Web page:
"I was always trying to get reactions," said Foley, who grew up on
Foley will sprinkle those kinds of humorous observations into his stories about his time as a
The one-time wrestling villain absorbed punishing blows in the name of sports entertainment from losing part of his ear in a match in
It was all part of the story line for Mankind or Cactus Jack or Dude Love, but Foley has found another way to communicate.
"I tell stories; connect with people on a different level," Foley said. "Maybe I accidently touch some sensitive emotions. I do what I used to do in the ring. I take them on an emotional roller coaster."
Sans the body blows and trunks.
The warrior in the ring known for pushing his body to extremes is quite the humanitarian and soft touch out of it.
He's devoted to causes that help children, victims of rape and violence, veterans and others.
He's making a documentary about Santa Claus, following several mall Santas during the course of a year.
That other side of Foley was always there, during his 17 years as a wrestler, beginning in 1983 on cards arranged by his teacher,
Married to his wife, Collette, since 1992, and the father of four, the 49-year-old Foley never lost sight of who he really was.
"I came home after being honored at
"I said, 'You know, two hours ago 20,000 people were chanting my name.' That's life outside the bubble. It was brought to reality every time I came home."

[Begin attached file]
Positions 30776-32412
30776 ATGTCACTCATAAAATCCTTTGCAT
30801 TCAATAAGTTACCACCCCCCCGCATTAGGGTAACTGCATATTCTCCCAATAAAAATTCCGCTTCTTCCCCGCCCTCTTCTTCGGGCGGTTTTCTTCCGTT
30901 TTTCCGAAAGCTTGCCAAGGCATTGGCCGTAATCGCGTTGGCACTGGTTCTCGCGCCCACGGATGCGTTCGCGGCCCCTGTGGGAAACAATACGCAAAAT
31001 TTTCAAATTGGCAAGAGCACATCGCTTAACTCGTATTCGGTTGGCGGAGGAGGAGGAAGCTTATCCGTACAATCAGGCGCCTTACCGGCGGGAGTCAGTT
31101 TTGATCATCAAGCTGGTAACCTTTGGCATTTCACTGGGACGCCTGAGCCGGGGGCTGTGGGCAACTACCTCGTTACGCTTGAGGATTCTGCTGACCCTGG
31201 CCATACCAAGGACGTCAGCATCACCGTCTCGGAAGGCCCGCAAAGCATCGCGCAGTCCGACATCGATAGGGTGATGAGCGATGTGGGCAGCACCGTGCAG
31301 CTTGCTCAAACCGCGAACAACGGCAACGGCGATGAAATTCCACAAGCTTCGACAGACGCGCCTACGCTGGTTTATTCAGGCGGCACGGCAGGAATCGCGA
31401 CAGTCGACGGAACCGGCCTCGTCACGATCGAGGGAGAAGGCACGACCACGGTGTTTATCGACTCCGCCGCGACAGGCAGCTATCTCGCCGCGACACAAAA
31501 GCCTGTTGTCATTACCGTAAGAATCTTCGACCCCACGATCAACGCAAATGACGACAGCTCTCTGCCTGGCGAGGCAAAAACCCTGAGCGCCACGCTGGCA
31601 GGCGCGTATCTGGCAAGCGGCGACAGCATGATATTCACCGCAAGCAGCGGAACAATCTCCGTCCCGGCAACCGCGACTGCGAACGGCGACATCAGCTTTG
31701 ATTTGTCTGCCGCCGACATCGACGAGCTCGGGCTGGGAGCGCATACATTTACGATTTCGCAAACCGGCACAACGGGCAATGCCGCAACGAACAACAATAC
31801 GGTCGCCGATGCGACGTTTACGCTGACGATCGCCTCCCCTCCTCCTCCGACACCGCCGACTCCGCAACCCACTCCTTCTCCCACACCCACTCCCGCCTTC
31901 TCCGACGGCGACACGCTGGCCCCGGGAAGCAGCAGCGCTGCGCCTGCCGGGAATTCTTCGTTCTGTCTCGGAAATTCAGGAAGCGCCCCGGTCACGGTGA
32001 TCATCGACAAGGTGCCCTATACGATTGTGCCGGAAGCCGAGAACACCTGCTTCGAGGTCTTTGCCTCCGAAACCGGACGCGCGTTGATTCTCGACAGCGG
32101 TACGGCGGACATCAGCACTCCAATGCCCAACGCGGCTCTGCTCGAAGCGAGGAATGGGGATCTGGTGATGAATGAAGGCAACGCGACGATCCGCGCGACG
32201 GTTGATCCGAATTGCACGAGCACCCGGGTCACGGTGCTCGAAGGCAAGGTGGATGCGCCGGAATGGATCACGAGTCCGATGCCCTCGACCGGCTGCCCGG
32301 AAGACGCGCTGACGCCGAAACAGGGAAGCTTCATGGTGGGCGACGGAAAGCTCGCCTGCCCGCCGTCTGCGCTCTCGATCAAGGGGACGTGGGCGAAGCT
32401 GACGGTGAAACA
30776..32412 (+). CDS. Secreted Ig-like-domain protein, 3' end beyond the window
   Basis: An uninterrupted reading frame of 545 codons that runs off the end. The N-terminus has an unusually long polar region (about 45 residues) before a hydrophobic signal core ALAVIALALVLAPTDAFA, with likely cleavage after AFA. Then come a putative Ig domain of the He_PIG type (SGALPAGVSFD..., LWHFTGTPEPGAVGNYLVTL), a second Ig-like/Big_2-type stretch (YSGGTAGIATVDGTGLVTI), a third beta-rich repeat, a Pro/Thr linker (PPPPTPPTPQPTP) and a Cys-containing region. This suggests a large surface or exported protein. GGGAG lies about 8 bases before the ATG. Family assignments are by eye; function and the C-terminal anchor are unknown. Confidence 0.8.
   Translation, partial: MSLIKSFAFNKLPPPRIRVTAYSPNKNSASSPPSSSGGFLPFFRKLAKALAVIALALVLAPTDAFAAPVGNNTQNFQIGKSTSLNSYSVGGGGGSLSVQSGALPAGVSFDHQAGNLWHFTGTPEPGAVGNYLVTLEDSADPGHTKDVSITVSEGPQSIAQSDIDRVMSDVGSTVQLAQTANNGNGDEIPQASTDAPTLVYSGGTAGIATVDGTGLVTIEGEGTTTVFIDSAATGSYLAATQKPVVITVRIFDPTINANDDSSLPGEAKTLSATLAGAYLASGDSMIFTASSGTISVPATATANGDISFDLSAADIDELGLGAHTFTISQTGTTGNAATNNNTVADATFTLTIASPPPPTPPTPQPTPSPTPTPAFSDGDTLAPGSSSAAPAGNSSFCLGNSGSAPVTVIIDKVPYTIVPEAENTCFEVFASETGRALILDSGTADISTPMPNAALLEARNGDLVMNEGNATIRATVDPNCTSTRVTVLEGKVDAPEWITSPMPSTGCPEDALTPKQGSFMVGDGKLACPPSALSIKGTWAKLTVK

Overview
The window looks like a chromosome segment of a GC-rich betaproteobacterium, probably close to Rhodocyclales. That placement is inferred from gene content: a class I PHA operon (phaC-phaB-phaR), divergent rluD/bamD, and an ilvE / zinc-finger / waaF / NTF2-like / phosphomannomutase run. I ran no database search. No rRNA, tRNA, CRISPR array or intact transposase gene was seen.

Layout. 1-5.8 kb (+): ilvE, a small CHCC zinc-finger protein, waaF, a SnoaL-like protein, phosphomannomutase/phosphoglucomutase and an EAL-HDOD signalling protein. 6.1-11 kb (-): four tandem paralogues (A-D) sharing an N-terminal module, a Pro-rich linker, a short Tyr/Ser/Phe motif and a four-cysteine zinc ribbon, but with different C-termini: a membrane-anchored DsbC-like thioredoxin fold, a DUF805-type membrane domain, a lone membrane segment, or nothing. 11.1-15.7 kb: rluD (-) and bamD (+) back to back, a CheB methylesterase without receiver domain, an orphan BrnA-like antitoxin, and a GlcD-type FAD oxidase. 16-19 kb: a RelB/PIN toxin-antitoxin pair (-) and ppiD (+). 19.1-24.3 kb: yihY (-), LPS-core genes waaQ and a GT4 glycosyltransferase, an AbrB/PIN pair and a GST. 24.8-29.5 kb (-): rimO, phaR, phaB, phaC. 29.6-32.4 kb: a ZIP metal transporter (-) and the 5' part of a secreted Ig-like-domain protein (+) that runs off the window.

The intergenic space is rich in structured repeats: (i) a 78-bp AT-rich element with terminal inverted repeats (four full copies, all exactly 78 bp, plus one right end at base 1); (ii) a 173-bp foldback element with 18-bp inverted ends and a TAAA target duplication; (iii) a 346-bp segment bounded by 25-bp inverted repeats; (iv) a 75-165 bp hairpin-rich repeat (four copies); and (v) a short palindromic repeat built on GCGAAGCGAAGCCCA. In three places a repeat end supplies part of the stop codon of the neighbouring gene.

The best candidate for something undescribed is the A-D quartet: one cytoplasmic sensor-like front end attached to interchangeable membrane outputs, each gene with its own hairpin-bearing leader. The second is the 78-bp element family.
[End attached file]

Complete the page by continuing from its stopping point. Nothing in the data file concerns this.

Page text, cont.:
Making the transition wasn't tough, because the characters in the ring were just characters. Most fans understood that.
"I'm lucky I came in the era when guys did not have to fight their way out of buildings after shows," Foley said. "Guys were fighting for their lives to get out to the car. There were casualties before the era of the lawsuit. How you got to your car was up to you. There were hostilities involved. I'm glad I wasn't involved in that."
American fans understood the show by the time he came along.
"In other countries, that wasn't the case. You could not hit the Nigerian champion with a foreign object in
That Foley would actually go to
He wrestled for World Class Wrestling and joined the WWE in 1996, enjoying the phenomenal success the sport enjoyed.
"I don't want to give too much credit to Mr. (
Instead, the wrestlers were happy to perform. It was an act that took Foley to 37 countries and 49 states. It also left him with plenty of stories to share.
"I get so much of what I loved about being in wrestling doing my shows," Foley said. "It's a very friendly, warm atmosphere, and I'm still getting reaction."
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